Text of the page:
Soon, Wolly was seen behind the wheel of an Alpine White Mercedes Benz 200, gliding along the Bayswater road, with pride written all over his face.
Wolly was a fast learner. His next ambition was to do a trip to Europe over-land, preferably with a secretary as a companion. After all, he was the most eligible bachelor in the Mission at the time, although he did not have the passing resemblance of the Super Man!
A few days prior to his over-land trip to the Continent, on a week-end, Wolly was seen driving inside the Hyde Park, behind the Sri Lanka High Commission, when police Panda cars rushed from all sides, screaming with sirens and flashing blue and red lights. Within seconds Wolly's car was blocked from both sides by police cars and a few officers jumped out, ran towards the Benz, grabbed hold of the ignition key and Wolly was commanded to get down, thinking he was drunk .
As cool as a cucumber, Wolly got off from his Benz and quite politely asked, " What seems to be the problem officer "? The police demanded to see his driver's licence and when Wolly claimed his diplomatic immunity, frustrated police sergeant maintaining his British stiff upper lip was heard saying to Wolly: " Do you realise sir, that in this part of the world, motorists drive vehicles on the left hand side of the road"?
With tongue in cheek Wolly was quick to respond: " I am aware of that fact officerŠ you seeŠ I am driving overland to Germany tomorrow and thought I would just have a brief practice session inside the park to get the feel how it is like to drive on the right hand side, before I enter the autobahn in Germany." God Bless the Diplomatic Corps, I am sure, the British police would have been muttering!
Sam is not a diplomat in London but equally well known to many expatriates in London. He is an ardent fanatic of the royal family, Prince Phillip being his hero. He, therefore, tries to imitate the Duke and always walks behind his wife.
" If I am in front she always picks on me saying get your hair cut or straighten your back", Sam complains. He runs to the Sri Lankan corner shop almost every evening after dinner to smoke a cigarette because his wife hates the smell of cigarette smoke and has banned him smoking at home. He says he is very considerate and does not want to upset his wife.
Sam is very religious and spiritually inclined too. He maintains an impressive prayer room in his house and has pasted a prominent notice outside the prayer room . Written with a blue thick marker the notice reads: " This room is prayer-conditioned!"
Only the other day, thinking Sam was behind her, his wife called, " How are your feet?" "Fine, thank you", a complete stranger replied, " nice of you to ask". Her face was a picture.
Indu, who came to Leeds University accompanying her husband for his PhD, can of course be excused when she took out an instant tea bag, cut through the perforations and poured into an empty saucepan and boiled it with water and milk to make a cup of typical Gujarati spiced tea.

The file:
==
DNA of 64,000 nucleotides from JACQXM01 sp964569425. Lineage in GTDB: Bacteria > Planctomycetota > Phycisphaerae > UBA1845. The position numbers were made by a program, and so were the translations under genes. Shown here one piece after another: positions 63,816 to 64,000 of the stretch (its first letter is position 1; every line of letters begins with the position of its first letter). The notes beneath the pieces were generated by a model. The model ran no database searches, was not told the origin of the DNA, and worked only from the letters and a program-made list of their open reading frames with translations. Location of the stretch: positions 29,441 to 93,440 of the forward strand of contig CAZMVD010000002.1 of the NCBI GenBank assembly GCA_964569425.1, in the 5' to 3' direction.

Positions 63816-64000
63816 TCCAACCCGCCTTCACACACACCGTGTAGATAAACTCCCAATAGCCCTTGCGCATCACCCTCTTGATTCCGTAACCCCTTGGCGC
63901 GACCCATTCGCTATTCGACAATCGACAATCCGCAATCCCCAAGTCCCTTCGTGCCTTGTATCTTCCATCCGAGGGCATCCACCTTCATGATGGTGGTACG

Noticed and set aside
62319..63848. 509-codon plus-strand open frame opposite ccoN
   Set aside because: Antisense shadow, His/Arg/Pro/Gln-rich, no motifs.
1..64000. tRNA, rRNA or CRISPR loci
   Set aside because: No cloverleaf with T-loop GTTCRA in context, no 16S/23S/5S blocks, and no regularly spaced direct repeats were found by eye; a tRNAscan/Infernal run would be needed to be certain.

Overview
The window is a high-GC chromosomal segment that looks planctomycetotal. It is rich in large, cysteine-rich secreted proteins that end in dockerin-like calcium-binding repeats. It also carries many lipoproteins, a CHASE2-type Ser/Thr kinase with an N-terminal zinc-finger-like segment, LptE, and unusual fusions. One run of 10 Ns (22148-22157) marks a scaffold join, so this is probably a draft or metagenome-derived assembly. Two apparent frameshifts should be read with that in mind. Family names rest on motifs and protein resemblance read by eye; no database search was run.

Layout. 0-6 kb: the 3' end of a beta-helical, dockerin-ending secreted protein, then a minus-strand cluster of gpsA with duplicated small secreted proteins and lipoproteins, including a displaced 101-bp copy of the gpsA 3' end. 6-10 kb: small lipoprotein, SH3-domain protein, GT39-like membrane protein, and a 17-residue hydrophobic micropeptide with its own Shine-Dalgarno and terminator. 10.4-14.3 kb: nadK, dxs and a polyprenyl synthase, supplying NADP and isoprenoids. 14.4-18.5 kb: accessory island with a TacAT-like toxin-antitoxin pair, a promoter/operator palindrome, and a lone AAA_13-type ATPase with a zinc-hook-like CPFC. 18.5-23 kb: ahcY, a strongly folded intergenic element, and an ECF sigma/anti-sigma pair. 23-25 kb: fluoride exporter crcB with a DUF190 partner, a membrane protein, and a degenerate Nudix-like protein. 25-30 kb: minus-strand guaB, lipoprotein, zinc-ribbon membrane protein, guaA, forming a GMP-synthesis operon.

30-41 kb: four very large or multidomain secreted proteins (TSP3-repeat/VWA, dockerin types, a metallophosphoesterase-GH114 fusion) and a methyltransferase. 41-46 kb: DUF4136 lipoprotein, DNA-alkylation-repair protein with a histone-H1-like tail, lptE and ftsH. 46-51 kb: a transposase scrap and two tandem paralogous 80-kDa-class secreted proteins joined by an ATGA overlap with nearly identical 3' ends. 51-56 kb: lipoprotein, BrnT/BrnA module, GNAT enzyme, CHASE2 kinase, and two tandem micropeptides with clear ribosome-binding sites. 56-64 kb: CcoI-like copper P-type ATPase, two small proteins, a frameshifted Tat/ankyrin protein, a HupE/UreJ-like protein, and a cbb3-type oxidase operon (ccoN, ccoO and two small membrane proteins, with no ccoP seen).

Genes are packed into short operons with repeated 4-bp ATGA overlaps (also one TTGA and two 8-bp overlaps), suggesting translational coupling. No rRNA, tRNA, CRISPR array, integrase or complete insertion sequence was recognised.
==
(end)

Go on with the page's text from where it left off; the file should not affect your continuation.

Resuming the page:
Manikhamy suffered from a severe constipation. He thought it was perhaps due to lack of home grown green roughage or mainly due to the unnatural seating position of the toilet commode in his London flat. Following his friends' advice he consulted a General Practitioner who examined him and diagnosed his problem as having a lazy colon. The doctor prescribed Manikhamy some Glycerine suppositories. God blesses Manik ! He thought they were some kind of modern capsules such as Phillips Milk of Magnesia or a similar laxative or a kind of Jayapala Guliya and swallowed the whole lot. It was too late when a friend read out the directions on the packet: " Moisten the tip of the suppository before insertion - should not be swallowed".
A young respectable lady from Colombo 7 residing at posh Holland Park of London sprained her ankle. As she could afford, she employed a private physiotherapist to visit her luxury flat to treat her. The English physiotherapist was so gentle whenever he had to massage the sprained area of the ankle but the pain to the young miss became unbearable. In an attempt I suppose to divert her thoughts away from the pain, she focussed her eyes on her flat mate who was watching the treatment and let her painful thoughts out in the cream of Sinhalese. When the physiotherapist looked she quite charmingly, as if to translate her 'Sinhala-French', said, ' thank you ever so much, I am feeling a little better". The treatment went on for a few days and during treatment her swearing in Sinhala became worse and worse. At the end of the treatment when she gave a payment cheque to the physiotherapist stating, ' me muusala yaka mage kakulath keva salli tikath keva' and translated into English saying, 'thanks a lot, you were very kind and gentle' , the Englishman whispered: " Excuse me MissŠŠ by the way I have been living in Ceylon for quite a while and I speak perfect Sinhala." She almost fainted and dropped 'dead' on the ground !
According to medical authorities human beings need humour to help us relax and cultivate happiness. On that context we Sri Lankans will become more efficient and creative when we apply our ' newly' learnt sense of humour in our daily lives.
NB: All names used in the story are fictitious.